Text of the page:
"All right," he said simply. "Let's go."

She blinked, almost surprised. "Just like that?"

Shade shrugged. "Why not? Just like that. You clearly came a long way, and I wouldn't want to have to make you waste the journey. Mind if I change first?"

She shook her head, smiling broader. "I'd prefer it, actually."

Shade decided to make the walk up to south Shrine. There would be plenty of conveyance travel in the days ahead, and he enjoyed putting his legs to work, traveling through the small forest and fields around him. Kyrie followed close on his heels, her boots whirling electrically as the armor shifted and adjusted to the rough terrain.

Kyrie was a crazy girl, but Shade expected no less from an agent of the Andalusian Empire, destroyer of worlds. But Shade was his own man. He would do as he pleased, and though he was planning on leaving with a god, she would never hold power over him.

But she didn't have to know that now, did she?

Neither did the rest of the Andalusians. Oh yes, he was certainly going to have some fun before this was over. He couldn't change fate, and he certainly couldn't prevent the doom that was impending on the worlds to come. But he could be along for the ride, muddle things a bit, and see what it's like for the other side. Kyrie wouldn't have taken no for an answer, anyway.

Once at the Shrine, Shade set to disrobing unceremoniously. He pretended not to notice as Kyrie watched him intently, but his inner eye saw a ravenous look in her eyes. He soon retrieved the dark robes he had long since worn for many millennia, waiting patiently as they wrapped and formed to his body by unspoken commands.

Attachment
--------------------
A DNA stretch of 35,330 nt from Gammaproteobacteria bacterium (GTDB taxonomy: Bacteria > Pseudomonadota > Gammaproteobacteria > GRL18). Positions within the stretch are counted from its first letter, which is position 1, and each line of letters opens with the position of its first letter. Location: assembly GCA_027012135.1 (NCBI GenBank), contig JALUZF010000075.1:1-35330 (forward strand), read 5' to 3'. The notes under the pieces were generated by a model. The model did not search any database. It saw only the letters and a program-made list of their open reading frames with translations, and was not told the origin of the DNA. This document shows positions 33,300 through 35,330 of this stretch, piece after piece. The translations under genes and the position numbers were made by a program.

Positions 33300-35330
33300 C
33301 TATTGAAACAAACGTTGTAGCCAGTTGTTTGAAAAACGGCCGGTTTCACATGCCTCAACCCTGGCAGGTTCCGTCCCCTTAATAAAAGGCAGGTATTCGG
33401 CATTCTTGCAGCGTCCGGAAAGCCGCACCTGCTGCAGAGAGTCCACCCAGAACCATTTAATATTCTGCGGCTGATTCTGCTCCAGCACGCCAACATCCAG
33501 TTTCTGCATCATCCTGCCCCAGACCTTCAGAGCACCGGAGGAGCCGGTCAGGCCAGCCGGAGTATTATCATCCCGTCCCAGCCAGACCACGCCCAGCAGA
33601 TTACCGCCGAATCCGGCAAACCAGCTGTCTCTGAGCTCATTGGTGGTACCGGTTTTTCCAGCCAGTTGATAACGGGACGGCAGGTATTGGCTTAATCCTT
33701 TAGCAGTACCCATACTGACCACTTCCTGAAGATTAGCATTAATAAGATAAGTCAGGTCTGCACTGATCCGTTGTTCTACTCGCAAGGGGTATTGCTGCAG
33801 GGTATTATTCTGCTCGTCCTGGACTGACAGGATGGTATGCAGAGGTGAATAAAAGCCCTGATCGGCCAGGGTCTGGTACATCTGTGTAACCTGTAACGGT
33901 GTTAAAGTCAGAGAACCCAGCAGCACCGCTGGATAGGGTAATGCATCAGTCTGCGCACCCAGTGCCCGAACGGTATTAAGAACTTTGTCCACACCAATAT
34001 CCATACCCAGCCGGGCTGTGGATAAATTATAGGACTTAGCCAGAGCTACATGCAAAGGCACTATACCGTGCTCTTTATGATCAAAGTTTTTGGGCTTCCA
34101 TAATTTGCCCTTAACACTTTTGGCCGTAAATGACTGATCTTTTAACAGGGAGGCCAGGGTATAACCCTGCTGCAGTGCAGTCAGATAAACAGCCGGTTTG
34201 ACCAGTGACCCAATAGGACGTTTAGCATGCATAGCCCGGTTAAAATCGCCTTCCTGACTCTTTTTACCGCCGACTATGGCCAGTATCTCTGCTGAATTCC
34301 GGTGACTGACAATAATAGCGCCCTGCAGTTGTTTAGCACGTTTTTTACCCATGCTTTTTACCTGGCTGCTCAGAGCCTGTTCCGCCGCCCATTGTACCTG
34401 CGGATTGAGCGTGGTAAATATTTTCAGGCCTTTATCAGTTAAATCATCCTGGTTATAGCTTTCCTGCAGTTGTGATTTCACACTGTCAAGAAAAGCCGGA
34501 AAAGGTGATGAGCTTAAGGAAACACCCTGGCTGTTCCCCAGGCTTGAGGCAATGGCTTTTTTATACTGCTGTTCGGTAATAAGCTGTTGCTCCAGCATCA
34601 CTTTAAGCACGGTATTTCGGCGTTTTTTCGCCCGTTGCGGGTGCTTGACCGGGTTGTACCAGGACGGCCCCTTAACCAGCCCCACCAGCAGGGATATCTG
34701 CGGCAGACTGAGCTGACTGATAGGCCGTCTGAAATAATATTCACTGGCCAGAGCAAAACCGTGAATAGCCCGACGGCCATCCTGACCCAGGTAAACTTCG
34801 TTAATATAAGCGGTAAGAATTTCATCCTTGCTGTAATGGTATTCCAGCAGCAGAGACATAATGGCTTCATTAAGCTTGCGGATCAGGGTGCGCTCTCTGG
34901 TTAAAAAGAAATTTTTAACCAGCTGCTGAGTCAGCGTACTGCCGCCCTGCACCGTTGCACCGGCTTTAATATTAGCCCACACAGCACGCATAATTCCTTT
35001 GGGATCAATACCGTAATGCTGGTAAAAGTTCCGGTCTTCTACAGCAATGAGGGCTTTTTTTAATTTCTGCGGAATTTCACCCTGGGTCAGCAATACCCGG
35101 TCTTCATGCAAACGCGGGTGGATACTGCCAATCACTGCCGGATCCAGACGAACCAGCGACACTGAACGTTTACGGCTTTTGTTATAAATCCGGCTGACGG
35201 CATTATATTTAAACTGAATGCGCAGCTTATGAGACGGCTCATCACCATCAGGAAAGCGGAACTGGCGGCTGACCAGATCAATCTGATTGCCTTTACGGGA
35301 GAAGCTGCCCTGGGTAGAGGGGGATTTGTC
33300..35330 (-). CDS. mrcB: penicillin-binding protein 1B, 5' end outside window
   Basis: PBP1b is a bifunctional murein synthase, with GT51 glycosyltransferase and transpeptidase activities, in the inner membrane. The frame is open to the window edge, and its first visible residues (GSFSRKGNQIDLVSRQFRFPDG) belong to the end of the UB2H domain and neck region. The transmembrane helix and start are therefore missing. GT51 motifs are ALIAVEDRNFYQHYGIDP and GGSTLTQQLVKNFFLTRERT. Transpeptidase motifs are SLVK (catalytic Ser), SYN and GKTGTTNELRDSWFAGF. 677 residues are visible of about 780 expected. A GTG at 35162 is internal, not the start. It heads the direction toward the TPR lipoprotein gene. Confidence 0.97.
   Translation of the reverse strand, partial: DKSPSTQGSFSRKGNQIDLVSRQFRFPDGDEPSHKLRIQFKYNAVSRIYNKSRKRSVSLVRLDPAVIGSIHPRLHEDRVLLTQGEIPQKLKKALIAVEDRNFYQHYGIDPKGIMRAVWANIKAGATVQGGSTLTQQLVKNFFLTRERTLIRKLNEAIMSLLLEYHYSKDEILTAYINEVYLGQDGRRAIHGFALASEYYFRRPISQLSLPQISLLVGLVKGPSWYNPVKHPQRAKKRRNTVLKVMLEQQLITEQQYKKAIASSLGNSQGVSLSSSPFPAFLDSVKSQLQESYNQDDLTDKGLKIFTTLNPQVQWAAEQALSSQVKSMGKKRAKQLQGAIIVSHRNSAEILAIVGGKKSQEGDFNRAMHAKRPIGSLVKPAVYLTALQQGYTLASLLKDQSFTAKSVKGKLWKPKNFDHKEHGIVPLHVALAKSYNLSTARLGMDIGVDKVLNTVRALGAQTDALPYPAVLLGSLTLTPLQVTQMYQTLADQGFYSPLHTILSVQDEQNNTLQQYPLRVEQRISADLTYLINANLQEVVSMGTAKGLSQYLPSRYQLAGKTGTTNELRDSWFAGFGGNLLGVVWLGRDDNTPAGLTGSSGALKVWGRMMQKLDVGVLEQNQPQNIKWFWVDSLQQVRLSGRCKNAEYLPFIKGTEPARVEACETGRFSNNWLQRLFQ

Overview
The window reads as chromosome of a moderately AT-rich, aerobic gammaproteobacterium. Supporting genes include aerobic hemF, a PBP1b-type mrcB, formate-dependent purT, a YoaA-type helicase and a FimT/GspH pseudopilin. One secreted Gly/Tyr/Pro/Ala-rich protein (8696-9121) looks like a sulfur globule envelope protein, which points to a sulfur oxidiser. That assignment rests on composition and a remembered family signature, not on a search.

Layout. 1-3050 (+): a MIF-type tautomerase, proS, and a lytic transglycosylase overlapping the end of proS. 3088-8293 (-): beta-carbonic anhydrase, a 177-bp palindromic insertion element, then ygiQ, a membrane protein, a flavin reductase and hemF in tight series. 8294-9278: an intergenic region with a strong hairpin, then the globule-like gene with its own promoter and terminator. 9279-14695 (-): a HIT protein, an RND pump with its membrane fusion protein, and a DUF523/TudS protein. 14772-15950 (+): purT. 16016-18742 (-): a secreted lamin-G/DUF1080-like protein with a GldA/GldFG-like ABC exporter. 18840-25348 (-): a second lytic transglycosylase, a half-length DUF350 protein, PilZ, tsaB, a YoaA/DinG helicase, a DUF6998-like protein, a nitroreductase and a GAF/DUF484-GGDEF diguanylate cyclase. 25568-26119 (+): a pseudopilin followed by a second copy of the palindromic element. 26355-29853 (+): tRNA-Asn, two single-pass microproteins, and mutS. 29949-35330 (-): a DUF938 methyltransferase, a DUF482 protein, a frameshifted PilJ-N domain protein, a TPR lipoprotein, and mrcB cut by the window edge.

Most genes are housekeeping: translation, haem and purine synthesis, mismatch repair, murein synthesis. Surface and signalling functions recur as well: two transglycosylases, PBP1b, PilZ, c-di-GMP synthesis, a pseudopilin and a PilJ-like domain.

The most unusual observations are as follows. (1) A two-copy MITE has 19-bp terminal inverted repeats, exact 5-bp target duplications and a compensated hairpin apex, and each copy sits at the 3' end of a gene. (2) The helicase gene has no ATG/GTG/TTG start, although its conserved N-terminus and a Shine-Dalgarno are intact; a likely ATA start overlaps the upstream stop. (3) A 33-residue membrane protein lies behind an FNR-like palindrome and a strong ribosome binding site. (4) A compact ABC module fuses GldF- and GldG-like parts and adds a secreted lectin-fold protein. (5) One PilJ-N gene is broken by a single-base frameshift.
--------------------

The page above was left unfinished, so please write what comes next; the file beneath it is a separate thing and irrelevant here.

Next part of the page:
Xin Shan was right. He was a warrior in desertion. And because of that, the other side had come to take claim upon him as their own. No matter how much Kyrie claimed that she was his for the taking, he would always belong to Andalusia.

I will always belong to her.

His old robes secure, he fastened his sword-seed to his back. He turned to face Kyrie, feigning unawareness that she had sensuously ogled his nakedness. Even now, as her eyes still glazed over by his physique, he pretended to be bored while awaiting her command to depart.

"Yes," she finally said, her eyes meeting his once more, "I think we're going to have some fun."

"Couldn't agree more."

Her shades once more unfolded over her eyes, and she reached out with her unarmored hand to take his. A pulse of energy raced through Shade's body, one faintly familiar to a hand he had once held not long ago.

The threads of time opened up to both of them, and in burst of light they were gone.